Volunteers Make it Possible

When you volunteer for an organization whose mission is to rescue, foster, and find forever homes for Golden Retrievers and Golden mixes in need, you’re bound to embark on an emotional journey or two. From serving as the first point of contact for a family surrendering their Golden, to fostering dogs with seemingly insurmountable trauma, RAGOM volunteers are no strangers to the joy and sorrow that come with helping Goldens find their forever home. Let’s take a closer look at the emotional journeys of some of our RAGOM volunteers.
Barney Abe

Mary, hotline volunteer

Mary, a RAGOM volunteer since 2012, does transport, home visits, foster care (22 so far!), mentoring and hotline. Of her many roles, she says foster care and hotline are her favorites.

Hotline is the first point of contact for those looking to surrender their dogs. The hotline volunteer talks to the surrendering owner to get as many details as possible about the dog and reason for surrender. The hotline volunteer then passes that information to the intake team to find a foster and arrange for the dog’s surrender.

Mary began volunteering in hotline after her dog passed away and the emotional toll it took was immediate.

“On my second or third day, I called Kathy and said, ‘I can’t do this,’” said Mary. “Kathy said, ‘Yes you can.’ And I’ve been doing it ever since.”

 

Mary says that hotline volunteers do a lot of listening. Surrendering owners who call in are usually very distressed—sometimes angry but mostly just really, really sad and in need of consoling. Mary leaves the judgement at the door.

“Many times, the surrendering owner doesn’t want to have to give up the dog, but finances, a medical condition or losing a home leave the owner no choice,” said Mary.

Occasionally hotline volunteers get calls from people whose dog is clearly living in bad situation. In those cases, RAGOM works feverishly to get the dog out of its current environment immediately, even if it means boarding it while they look for a foster.

“You hear a lot of sad stories,” said Mary. “Some nights you don’t sleep very well. You have to be the advocate and the mouthpiece for the dog until the foster takes over.”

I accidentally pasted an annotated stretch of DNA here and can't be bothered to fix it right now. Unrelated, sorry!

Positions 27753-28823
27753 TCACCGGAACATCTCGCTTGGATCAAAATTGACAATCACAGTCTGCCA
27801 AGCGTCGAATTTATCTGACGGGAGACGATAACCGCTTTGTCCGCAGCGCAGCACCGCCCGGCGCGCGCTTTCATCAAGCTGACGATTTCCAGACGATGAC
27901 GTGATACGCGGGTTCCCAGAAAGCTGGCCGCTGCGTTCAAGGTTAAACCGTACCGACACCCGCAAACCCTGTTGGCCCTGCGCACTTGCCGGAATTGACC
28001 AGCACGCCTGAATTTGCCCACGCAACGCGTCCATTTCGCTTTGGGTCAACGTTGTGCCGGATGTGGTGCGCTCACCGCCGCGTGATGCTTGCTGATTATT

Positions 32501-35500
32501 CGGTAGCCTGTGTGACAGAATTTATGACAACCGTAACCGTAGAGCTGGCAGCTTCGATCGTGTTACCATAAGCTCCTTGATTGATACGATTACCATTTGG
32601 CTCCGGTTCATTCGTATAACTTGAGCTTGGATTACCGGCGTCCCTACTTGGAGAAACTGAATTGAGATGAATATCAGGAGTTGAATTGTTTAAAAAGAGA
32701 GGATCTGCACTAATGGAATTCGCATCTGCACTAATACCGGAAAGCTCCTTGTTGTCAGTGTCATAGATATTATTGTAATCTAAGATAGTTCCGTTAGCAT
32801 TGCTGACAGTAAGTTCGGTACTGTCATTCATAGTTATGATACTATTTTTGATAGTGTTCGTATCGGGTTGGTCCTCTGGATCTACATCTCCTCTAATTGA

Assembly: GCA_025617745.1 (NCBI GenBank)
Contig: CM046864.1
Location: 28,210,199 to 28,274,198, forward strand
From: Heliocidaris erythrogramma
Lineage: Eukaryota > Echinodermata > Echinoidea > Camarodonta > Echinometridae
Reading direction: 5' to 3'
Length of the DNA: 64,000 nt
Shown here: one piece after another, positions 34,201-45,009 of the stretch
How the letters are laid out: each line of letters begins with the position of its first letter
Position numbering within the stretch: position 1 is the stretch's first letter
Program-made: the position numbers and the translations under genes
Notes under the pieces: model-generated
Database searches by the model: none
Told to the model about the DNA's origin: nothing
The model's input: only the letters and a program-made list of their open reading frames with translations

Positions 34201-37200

Hotline volunteers document their conversations with surrendering owners, but Mary says sometimes the story she captures on the intake form is only a small part of what she hears.

When asked if hotline took an emotional toll on her, she said, “In the beginning, you cry a lot. As time passes, it’s all about the dog. You need to put the emotion on a different plate, and the plate in front of me is ‘I have to get the dog into RAGOM’s care.’”

Mary Tyler Moore

Laurie, lead transport coordinator

After hotline captures the information about the dog being surrendered, the intake team sends out a daily plea requesting foster volunteers. The dog’s disposition, needs and previous living environment are all taken into consideration when determining a suitable foster home. After intake finds the right foster home, they pass all the information—about the dog and the surrendering and foster homes—to a transport coordinator like Laurie.

Laurie has volunteered for RAGOM since 2009. She began as a foster and transport volunteer and is now a temporary foster and the lead transport coordinator. Her job is to arrange for the dog to get from its surrendering home to its foster home.

Her most memorable volunteer experience was about two years ago, when RAGOM received a call about 13 Oklahoma dogs needing a home. Their surrendering owner was moving into a nursing home.

The rescue organization in Oklahoma drove all 13 dogs to Minnesota in a van. Laurie and a group of RAGOM volunteers met them in a Walmart parking lot, but because of bad weather, seven of the planned foster volunteers couldn’t make it to pick up their dogs. So Laurie ended up taking all seven dogs home with her that evening.

 

“It was crazy but wonderful,” said Laurie. “It was freezing cold, but the dogs were amazing and handled the transport so well.”